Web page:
Recently I had a chat on local radio about some of the impacts of the current summer on wildlife in and around Canberra. I wasn’t at all surprised when someone called just after the interview to ask about the effects of drought and fire on lyrebirds in the ranges.
People really care about lyrebirds, and with good reason. There are two species and they are uniquely Australian. They are also among the most ancient of living modern songbirds and one of the largest.
Locally the Superb Lyrebird is common in the ranges and wet forests of the south-east, though we hear them more often than we see them.
For much of the year, the calls come as clear silver bolts of sound through the mists, but in winter the males perform on their cleared dancing mounds, stamping with their mighty tail cast forward over their head in a shimmering veil.
Then their calls become a great concert of virtuosic mimicry, a cascade of calls perfectly copying a string of other bird species. I have heard a stream of kookaburras and currawongs, the complex glorious song of a Grey Shrike-thrush and the rasp of a Satin Bowerbird, distant black cockies and nearby Gang-gangs, the rush of a flock of calling Crimson Rosellas, complete with the wind in their wings – and all from the displaying lyrebird in the gully below.
His message is, I believe, “listen to me – I’ve lived a long time to perfect this concert, so I’m a survivor. I’m the one you want as a dad to your chicks!”
But back to the question about how the lyrebirds are coping with the fires.
In January 2003 I was offered the doubtful privilege of accompanying a group of ACT parks service personnel into the Brindabellas. It was the first inspection of the aftermath of the horrendous fires that burnt close to 95 per cent of Namdadgi National Park. My role was to help report on the impacts and, in due course, the recovery process.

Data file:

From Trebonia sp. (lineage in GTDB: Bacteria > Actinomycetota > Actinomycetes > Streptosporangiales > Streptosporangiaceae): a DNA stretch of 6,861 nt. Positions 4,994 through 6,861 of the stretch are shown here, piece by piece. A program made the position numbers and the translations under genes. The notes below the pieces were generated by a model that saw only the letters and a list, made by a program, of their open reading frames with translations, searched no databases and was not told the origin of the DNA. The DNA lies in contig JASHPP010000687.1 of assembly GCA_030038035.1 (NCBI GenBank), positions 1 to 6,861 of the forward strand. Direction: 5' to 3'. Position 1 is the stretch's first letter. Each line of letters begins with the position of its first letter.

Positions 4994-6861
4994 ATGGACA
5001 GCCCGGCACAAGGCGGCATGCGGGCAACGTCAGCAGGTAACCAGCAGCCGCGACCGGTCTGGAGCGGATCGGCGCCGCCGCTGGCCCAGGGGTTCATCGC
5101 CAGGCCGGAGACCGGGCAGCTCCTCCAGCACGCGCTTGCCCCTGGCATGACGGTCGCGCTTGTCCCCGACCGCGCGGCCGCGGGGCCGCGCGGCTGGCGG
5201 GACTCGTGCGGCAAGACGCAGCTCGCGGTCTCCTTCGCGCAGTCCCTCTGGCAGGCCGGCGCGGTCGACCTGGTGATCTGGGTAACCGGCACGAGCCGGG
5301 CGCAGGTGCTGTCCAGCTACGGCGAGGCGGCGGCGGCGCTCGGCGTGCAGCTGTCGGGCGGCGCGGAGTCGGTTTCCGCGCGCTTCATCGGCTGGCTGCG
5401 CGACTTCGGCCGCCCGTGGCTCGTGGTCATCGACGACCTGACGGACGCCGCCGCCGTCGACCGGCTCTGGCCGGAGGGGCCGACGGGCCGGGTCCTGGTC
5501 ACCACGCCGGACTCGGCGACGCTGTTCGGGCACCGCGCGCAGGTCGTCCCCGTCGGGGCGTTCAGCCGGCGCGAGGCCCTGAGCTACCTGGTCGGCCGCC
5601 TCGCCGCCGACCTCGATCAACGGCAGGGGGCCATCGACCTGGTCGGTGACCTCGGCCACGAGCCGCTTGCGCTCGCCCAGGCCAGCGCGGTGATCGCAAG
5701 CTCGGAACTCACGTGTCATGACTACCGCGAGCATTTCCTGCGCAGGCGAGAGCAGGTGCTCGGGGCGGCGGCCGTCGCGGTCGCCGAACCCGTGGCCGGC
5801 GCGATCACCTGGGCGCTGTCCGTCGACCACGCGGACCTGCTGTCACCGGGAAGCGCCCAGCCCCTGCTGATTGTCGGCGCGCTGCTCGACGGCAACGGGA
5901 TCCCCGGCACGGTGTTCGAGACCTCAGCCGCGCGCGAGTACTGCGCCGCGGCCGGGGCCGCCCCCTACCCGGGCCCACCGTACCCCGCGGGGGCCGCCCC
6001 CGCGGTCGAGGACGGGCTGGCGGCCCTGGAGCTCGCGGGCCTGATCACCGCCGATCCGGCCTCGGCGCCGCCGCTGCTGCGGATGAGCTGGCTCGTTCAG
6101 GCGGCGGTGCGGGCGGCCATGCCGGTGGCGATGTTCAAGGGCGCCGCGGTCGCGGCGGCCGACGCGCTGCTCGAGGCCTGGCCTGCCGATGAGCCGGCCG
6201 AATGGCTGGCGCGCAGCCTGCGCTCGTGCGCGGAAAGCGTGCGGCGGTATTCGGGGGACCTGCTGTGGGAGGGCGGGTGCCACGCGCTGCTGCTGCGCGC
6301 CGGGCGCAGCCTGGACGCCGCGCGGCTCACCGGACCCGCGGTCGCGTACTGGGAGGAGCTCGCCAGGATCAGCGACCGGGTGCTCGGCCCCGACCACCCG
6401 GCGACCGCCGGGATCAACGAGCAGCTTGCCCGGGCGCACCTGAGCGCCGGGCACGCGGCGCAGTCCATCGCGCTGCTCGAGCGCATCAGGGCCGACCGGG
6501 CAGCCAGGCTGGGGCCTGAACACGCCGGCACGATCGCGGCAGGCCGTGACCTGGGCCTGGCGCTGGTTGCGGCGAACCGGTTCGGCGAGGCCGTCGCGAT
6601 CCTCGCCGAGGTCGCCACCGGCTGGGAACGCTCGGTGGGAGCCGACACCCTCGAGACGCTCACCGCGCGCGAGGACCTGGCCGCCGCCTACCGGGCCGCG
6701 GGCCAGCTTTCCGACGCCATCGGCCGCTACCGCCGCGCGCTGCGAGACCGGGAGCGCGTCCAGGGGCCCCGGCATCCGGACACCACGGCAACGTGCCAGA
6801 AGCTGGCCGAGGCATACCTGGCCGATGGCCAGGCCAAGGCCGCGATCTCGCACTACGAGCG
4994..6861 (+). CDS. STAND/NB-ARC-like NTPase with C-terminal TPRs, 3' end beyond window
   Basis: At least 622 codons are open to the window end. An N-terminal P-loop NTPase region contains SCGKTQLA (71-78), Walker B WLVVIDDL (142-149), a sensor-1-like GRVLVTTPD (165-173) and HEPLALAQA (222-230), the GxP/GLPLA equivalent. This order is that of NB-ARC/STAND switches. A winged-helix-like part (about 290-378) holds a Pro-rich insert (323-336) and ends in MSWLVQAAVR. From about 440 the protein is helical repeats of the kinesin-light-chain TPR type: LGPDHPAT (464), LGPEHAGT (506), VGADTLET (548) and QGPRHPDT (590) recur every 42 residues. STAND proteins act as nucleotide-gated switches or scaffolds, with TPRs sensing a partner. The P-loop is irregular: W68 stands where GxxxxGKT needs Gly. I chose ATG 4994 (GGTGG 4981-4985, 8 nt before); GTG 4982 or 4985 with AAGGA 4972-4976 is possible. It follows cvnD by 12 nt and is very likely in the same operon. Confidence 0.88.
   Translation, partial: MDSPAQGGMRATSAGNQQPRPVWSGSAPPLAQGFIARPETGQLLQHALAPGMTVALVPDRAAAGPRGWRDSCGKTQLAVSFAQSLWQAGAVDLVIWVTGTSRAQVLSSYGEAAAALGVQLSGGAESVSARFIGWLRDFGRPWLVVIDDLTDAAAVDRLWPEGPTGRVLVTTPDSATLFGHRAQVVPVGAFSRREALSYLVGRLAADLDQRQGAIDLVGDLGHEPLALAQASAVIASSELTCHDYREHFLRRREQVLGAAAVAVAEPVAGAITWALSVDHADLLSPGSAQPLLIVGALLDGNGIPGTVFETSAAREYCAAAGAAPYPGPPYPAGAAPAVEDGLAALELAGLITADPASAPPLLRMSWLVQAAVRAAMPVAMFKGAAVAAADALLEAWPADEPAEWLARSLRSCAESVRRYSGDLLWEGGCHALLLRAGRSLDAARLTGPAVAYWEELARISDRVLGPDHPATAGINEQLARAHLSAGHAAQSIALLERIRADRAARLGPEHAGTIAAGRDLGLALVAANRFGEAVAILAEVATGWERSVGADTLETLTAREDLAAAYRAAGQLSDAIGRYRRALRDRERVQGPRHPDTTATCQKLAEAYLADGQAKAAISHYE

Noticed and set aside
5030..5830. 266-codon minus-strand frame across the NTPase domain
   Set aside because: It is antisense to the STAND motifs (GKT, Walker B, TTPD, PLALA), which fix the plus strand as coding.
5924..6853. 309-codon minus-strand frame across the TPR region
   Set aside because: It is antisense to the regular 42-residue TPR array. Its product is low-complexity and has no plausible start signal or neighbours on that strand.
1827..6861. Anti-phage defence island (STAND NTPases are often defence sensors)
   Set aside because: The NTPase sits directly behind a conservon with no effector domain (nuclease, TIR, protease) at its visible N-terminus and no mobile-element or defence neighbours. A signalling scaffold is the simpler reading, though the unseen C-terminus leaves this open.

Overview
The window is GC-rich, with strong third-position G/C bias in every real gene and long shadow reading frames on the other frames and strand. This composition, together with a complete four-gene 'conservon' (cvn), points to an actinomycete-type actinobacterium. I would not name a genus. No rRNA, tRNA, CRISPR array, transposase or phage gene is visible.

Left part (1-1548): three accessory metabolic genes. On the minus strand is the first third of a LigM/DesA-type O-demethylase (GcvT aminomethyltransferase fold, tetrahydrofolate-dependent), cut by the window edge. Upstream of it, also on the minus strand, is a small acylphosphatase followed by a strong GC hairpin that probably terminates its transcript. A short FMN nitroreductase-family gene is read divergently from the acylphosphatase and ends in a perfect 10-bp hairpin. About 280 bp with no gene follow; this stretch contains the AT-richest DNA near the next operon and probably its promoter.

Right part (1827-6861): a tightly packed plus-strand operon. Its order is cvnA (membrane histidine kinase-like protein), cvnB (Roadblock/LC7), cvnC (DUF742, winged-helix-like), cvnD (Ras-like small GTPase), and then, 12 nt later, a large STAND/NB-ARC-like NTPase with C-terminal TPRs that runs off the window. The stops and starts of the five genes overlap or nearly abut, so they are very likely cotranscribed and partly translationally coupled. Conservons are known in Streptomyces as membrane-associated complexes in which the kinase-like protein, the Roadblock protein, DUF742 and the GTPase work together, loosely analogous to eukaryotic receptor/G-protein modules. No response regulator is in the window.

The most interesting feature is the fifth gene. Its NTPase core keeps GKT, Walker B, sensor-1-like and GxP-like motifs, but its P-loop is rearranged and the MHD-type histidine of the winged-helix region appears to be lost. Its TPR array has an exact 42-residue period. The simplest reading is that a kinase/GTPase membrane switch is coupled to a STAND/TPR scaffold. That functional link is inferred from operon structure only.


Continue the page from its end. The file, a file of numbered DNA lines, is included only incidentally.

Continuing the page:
I recorded that in some 70 km of driving in the ranges that day we saw not one square metre of green. But we did see ‘large numbers’ of lyrebirds, picking hopefully in the ashes.
How did they survive what was truly an inferno? We have one clue in this account from a miner caught in severe fires in Central Gippsland in 1932: “When the fire descended, Mitchell took refuge in the river and waited for it to pass. He was, however, not alone; because, from eight o’clock in the morning, three hours before the fire reached him, ‘the lyrebirds began to flock from the higher country to take shelter in the river’” (cited by LH Smith in Life of the Lyrebird, 1988).
I was interested to hear a similar story from a property owner in Victoria just recently, but amused to read that this was regarded by commentators as unheard of. Another clue comes from accounts of miners sheltering from fire in a mine shaft, and finding themselves sharing it with several lyrebirds.
Lyrebirds survived fires long before there were mine shafts, and I believe that wombat burrows are very important fire refuges for many smaller forest animals, including lyrebirds.
We don’t know yet for certain how the Namadgi lyrebirds have fared this time, but I am optimistic. More of the ranges have been spared this time than in 2003 (I am writing this just after 80 mm of rain has fallen on the fire ground, so am assuming that the fire won’t spread much further) and I expect a few more unburnt refuges.
This will aid both flame survival and increase the likelihood of the survivors being able to find food – I think that most survivors in 2003 subsequently starved.
This has, of course, not been just another summer in terms of the scale of forest destruction, but lyrebirds in Namadgi have seen somewhat similar summers before, and survived them, so I think they will this time, too. As for future summers, well that is down to us.